A tornado in the form of Karen Irwin touched down Friday at the Cabaret at the Columbia Club during “Karen Irwin: A Piece of Her Heart: A Tribute to Janis Joplin.” Her appearance was the first of a two day engagement which saw the singer brought back by popular demand after her sold out shows this same time last year.
Indianapolis native Irwin is best known for roles she’s played at Phoenix Theatre, her years in karaoke as Karenoke DJ and her turn as lead singer of Karen and The Beast, a blues band.
Accompanying Irwin was her very fine band consisting of Sean Baker on piano, Bryan Van Vlyman on bass, Alex VanBergeijk on drums and Erich Anderson on guitar.
Irwin possesses the same raspy, husky quality that Joplin has, sounding very much like the music icon, both in her speaking and singing voice. As she stated in a previous interview, Irwin does not seek to mimic Joplin but pay homage to her. It was clear during her show that rather than singing Joplin’s most well-known songs note for note, Irwin definitely put her own spin on them for the full house crowd with whom she clearly connected.
Included in the show’s first act were “Mercedes Benz,” “Me and Bobby McGee,” “Ball and Chain” (which showed off the extraordinary abilities of guitarist Anderson during a solo), “Try,” “Little Girl Blue,” “Get it While you Can” and “Turtle Blues.”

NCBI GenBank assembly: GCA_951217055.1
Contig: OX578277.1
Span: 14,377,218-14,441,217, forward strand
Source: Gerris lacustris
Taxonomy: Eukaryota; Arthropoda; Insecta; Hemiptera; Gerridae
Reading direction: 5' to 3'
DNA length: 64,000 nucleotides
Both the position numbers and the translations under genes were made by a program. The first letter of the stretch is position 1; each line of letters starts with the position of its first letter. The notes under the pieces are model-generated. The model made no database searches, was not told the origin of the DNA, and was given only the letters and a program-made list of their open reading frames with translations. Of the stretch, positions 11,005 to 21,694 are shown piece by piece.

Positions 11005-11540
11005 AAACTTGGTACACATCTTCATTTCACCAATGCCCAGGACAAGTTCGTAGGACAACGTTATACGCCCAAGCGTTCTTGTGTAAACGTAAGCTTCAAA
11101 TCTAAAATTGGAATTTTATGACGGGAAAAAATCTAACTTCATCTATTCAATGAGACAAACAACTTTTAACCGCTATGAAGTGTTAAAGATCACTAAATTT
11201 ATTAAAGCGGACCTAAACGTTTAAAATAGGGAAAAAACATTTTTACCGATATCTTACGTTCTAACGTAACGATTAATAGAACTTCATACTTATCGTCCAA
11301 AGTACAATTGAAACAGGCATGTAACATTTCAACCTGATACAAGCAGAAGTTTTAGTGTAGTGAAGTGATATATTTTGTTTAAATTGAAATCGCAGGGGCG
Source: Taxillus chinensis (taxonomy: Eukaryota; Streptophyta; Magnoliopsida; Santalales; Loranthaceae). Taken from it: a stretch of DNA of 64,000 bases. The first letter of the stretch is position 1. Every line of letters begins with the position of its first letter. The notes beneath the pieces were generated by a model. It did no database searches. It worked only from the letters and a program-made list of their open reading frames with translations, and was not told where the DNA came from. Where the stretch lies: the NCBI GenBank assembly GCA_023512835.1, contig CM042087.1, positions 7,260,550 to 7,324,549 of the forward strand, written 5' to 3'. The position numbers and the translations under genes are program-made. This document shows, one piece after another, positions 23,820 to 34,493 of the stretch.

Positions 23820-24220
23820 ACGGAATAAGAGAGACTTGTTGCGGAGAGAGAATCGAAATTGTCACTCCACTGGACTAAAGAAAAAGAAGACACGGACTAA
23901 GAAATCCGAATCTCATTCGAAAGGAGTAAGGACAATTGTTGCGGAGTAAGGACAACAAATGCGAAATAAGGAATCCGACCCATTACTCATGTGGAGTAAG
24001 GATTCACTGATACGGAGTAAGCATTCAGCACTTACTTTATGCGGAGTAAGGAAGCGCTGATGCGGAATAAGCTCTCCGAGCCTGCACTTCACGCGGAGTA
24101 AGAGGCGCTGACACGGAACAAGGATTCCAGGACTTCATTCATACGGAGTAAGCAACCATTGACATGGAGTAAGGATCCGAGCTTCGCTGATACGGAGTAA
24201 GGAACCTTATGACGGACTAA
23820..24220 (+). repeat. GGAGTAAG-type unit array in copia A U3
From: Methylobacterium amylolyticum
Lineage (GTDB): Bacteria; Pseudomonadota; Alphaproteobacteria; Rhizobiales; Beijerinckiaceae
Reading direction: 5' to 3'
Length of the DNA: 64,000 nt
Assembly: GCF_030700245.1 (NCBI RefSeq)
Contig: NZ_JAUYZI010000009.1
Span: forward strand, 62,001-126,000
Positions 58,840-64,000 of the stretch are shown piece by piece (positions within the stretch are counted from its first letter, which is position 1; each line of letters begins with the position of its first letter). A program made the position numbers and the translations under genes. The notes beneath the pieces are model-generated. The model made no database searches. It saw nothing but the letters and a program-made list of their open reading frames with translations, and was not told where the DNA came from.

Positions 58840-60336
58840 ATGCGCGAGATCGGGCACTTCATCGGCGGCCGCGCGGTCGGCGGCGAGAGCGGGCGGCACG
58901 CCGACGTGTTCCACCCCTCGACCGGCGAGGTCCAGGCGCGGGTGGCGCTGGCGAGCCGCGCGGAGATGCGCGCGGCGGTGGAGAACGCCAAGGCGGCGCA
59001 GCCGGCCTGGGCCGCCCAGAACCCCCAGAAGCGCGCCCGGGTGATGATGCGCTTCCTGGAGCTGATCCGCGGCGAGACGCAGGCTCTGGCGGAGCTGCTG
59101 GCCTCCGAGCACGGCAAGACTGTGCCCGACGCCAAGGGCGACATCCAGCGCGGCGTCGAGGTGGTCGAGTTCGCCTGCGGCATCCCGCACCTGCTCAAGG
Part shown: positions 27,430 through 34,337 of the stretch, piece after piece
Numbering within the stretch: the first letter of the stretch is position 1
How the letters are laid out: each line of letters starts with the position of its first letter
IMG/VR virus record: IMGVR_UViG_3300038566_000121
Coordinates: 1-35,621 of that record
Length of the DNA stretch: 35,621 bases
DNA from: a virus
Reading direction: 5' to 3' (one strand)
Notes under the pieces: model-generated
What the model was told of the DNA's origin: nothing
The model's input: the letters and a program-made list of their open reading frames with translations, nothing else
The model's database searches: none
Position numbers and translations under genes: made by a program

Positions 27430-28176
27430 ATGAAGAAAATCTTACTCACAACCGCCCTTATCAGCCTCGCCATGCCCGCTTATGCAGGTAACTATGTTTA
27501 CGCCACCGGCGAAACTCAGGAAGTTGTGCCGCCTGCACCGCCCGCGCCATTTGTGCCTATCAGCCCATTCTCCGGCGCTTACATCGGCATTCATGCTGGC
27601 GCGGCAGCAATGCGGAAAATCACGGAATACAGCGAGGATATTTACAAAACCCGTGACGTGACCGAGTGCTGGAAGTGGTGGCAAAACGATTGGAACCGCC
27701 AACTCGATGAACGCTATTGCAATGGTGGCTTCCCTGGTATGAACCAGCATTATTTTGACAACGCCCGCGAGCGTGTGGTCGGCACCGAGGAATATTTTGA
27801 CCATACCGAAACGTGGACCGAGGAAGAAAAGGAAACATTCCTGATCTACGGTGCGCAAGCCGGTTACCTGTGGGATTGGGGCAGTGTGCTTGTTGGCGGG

Irwin screamed, growled, wailed and shrieked song lyrics as she exhorted the deep emotional content from Joplin’s songs, much like her idol did while interpreting the blues, all the while moving about the stage like a woman possessed. With and hands and arms flailing in the air, head shaking, legs kicking and even occasionally flinging herself to the floor of the stage, Irwin could have come off as a Joplin caricature but instead demonstrated that she, like Janis, is capable of losing herself in music and singing with every fiber of her being.
“Move Over,” “Bye, Bye Baby,” “Down On Me” and “Piece of My Heart” were Joplin songs Irwin performed during Act 2 Admitting that she wasn't sure she had anything left to give, Irwin nevertheless managed to pull out all the stops when she sang "Cry Baby" as her encore.
Joplin, who died from a heroin overdose at the age of 27, regularly performed while impaired on alcohol and pot. Irwin on the other hand only drank bottled water as she delivered a performance that presumably left her exhausted, such was the amazingly high level of energy she maintained throughout.
In between songs Irwin displayed a candid sense of humor, as she shared facts and information regarding Joplin’s life, such as her unhappy adolescence, addictions, and her other vulnerabilities. She also commented about those female blues singers such as Bessie Smith, Billie Holiday, and Big Mamma Thornton who Joplin regarded as her influences. Sprinkled throughout Irwin’s comments were details about her own life, crediting Joplin for the influence she had on her and other female singers such as Melissa Etherege, Pink, and Stevie Nicks, who are, in fact, the rock legend’s legacy.
In the end, Irwin’s performance reflected an artist with formidable vocal skills, and, like Joplin, a larger than life personality with charisma and talent uniquely her own.
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